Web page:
Table of contents
About this book
This book considers Foucault as educator in three main ways. First, through some consideration of what his work says about education as a social and political practice. That is, education as a form of what Allen (2014) calls benign violence – which operates through mundane, quotidian disciplinary technologies and expert knowledges which together construct a ‘pedagogical machine’. Second, through an exploration of his ‘method’ as a form of critique. That is, as a way of showing that things are ‘not as necessary as all that’, a way of addressing what is intolerable. This suggests that critique is education of a kind. Third, through a discussion of some of Foucault's later work on subjectivity and in particular on ‘the care of the self’ or what we might call ‘a pedagogy of the self’. Each chapter introduces and discusses some relevant examples from educational settings to illustrate and enact Foucault’s analytics.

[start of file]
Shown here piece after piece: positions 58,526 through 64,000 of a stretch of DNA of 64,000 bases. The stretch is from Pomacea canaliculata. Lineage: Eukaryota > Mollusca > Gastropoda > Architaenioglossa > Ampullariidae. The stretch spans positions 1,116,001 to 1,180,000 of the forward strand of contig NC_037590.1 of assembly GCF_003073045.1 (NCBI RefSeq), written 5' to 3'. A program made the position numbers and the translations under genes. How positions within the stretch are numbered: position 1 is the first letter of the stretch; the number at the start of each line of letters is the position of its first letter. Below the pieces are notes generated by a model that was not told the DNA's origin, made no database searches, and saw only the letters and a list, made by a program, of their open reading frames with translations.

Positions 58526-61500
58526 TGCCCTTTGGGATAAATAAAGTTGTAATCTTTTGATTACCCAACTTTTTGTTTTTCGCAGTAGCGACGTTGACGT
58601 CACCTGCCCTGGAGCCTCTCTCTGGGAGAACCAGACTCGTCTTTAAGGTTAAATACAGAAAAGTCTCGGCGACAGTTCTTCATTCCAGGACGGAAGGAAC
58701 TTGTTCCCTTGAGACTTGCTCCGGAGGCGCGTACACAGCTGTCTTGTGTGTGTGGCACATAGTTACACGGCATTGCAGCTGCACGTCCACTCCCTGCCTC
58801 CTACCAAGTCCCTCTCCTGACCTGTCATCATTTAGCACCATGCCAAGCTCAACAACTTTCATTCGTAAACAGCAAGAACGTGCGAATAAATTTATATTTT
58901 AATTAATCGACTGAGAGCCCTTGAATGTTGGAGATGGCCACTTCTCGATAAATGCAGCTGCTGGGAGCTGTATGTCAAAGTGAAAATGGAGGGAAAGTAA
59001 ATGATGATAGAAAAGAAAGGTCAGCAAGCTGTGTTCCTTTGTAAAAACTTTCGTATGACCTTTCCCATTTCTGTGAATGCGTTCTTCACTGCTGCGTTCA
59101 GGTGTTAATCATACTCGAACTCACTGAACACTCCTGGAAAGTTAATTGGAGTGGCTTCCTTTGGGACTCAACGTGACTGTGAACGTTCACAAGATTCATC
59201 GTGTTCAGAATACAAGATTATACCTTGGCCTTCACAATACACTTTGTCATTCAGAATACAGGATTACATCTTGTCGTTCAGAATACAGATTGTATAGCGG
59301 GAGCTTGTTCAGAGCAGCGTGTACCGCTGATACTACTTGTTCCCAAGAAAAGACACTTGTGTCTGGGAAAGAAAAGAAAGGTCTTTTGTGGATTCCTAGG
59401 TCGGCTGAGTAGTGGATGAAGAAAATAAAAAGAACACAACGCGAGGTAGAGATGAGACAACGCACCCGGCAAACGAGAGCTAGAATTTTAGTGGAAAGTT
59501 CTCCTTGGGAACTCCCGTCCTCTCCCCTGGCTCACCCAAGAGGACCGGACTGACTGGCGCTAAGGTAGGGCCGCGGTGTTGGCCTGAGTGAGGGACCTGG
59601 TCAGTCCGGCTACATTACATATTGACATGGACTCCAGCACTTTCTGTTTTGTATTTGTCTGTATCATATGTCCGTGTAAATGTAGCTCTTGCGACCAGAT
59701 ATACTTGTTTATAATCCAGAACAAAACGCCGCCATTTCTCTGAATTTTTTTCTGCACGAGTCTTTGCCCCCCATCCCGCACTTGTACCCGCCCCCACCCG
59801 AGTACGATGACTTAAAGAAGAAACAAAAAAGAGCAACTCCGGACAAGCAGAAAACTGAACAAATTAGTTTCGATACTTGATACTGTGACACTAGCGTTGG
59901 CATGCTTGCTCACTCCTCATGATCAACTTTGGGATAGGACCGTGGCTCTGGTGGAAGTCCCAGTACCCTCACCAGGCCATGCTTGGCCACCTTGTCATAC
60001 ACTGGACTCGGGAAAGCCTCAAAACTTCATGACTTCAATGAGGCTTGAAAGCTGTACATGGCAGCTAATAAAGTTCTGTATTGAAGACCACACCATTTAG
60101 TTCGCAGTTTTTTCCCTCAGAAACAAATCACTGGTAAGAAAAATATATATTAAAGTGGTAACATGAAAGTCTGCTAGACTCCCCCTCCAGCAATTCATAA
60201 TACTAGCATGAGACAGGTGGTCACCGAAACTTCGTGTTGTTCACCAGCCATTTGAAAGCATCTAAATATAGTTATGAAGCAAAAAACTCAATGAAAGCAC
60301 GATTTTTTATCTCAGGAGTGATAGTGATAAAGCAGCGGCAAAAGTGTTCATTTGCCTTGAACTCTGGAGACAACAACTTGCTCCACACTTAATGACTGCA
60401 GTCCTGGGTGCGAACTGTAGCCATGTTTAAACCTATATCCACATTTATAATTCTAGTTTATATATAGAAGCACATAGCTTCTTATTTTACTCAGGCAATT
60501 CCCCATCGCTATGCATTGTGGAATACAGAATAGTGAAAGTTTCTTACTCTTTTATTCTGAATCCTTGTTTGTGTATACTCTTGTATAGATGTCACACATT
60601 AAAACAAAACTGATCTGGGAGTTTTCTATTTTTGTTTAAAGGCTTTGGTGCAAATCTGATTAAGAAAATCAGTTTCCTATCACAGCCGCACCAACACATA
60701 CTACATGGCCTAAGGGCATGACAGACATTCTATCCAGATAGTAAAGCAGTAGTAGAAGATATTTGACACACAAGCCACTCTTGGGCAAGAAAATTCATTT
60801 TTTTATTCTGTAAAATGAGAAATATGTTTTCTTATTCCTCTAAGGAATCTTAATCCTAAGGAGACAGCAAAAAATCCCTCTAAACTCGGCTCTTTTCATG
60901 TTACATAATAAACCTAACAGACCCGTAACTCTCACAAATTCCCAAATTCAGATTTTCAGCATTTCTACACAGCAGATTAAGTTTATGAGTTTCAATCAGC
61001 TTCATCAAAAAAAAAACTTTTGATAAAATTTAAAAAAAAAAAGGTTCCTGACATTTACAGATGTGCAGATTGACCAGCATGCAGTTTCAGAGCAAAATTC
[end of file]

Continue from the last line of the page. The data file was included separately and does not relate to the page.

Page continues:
Benign violence Disciplinary institution Discipline and Punish Genealogy Learning under examination Normalising truth Pedagogy of the self Power knowledge Psychagogy Relations of power Social theory Subjectivity The Archaeology of Knowledge The History of Sexuality